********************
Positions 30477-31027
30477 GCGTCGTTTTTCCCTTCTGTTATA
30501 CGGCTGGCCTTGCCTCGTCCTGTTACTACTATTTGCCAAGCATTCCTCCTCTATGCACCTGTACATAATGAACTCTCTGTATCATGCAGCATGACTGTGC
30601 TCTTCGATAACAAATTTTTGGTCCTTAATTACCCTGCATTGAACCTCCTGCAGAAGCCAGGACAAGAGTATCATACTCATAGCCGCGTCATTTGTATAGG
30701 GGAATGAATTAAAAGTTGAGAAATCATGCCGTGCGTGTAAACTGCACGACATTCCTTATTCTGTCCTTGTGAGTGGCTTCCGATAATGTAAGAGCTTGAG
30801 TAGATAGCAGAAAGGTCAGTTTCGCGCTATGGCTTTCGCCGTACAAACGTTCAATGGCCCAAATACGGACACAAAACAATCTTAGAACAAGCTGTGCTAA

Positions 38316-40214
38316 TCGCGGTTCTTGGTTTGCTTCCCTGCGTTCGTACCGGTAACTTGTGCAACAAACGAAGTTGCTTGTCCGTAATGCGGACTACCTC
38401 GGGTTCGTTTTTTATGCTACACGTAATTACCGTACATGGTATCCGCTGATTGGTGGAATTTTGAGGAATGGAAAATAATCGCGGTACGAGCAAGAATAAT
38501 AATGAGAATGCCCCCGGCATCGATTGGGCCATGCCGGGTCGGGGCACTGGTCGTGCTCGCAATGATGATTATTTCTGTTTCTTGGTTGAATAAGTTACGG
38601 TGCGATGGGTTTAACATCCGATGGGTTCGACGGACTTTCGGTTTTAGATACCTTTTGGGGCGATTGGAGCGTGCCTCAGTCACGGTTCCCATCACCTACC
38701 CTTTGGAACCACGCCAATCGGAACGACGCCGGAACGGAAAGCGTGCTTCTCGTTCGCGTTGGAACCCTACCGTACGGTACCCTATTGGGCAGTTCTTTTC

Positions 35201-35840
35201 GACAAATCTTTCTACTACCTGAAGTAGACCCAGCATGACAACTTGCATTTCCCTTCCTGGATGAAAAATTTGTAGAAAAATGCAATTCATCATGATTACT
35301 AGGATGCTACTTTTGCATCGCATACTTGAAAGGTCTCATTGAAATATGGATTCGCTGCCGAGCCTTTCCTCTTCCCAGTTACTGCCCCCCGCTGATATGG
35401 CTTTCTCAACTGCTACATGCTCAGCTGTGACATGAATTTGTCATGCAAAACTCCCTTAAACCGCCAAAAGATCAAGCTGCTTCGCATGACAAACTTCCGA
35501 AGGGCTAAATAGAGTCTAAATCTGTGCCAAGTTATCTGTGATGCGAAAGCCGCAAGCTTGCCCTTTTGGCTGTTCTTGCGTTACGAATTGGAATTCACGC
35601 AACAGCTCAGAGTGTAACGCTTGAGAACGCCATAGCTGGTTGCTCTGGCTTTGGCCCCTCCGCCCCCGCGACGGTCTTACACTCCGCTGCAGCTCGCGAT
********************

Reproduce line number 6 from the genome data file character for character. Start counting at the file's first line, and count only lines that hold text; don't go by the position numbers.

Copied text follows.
30801 TAGATAGCAGAAAGGTCAGTTTCGCGCTATGGCTTTCGCCGTACAAACGTTCAATGGCCCAAATACGGACACAAAACAATCTTAGAACAAGCTGTGCTAA